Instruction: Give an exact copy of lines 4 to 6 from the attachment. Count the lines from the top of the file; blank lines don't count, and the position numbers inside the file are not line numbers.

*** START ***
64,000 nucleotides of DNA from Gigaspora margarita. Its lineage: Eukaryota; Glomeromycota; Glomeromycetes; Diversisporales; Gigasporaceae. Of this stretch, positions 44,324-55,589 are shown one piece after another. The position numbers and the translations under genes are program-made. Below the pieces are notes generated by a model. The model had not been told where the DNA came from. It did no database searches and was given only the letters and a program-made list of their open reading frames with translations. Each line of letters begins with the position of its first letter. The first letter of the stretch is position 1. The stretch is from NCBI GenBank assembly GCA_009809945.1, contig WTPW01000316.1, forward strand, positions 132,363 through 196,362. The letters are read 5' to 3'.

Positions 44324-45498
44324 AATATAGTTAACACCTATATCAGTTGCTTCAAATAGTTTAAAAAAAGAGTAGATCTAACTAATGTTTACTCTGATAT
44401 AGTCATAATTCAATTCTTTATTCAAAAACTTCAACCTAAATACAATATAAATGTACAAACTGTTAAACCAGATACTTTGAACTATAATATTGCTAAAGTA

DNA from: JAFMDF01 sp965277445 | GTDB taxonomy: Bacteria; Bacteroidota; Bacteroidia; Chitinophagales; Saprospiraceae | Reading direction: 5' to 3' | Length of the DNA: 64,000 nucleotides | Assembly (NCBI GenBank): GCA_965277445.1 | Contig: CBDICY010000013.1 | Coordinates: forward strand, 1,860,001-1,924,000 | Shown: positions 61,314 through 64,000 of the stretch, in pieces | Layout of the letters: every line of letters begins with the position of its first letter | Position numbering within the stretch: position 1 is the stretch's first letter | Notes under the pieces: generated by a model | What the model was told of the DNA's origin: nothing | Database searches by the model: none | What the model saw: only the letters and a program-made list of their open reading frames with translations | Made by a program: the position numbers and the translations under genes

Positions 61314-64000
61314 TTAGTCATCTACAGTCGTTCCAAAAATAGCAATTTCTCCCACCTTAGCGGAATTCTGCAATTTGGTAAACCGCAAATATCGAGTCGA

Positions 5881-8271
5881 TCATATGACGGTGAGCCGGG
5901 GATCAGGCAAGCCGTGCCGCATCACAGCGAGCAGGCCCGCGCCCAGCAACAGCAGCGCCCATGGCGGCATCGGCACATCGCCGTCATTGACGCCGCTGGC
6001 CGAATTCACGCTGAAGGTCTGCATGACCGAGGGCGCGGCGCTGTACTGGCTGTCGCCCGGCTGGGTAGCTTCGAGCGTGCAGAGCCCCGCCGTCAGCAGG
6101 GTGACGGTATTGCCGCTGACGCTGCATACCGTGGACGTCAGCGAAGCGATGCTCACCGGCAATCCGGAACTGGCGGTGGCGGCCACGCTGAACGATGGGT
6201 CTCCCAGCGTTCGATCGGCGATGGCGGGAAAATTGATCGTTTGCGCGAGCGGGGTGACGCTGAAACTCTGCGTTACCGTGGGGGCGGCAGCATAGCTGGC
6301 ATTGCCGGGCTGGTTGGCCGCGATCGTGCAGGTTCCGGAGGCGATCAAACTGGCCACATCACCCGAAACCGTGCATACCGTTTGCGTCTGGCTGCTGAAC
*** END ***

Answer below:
44401 AGTCATAATTCAATTCTTTATTCAAAAACTTCAACCTAAATACAATATAAATGTACAAACTGTTAAACCAGATACTTTGAACTATAATATTGCTAAAGTA

DNA from: JAFMDF01 sp965277445 | GTDB taxonomy: Bacteria; Bacteroidota; Bacteroidia; Chitinophagales; Saprospiraceae | Reading direction: 5' to 3' | Length of the DNA: 64,000 nucleotides | Assembly (NCBI GenBank): GCA_965277445.1 | Contig: CBDICY010000013.1 | Coordinates: forward strand, 1,860,001-1,924,000 | Shown: positions 61,314 through 64,000 of the stretch, in pieces | Layout of the letters: every line of letters begins with the position of its first letter | Position numbering within the stretch: position 1 is the stretch's first letter | Notes under the pieces: generated by a model | What the model was told of the DNA's origin: nothing | Database searches by the model: none | What the model saw: only the letters and a program-made list of their open reading frames with translations | Made by a program: the position numbers and the translations under genes

Positions 61314-64000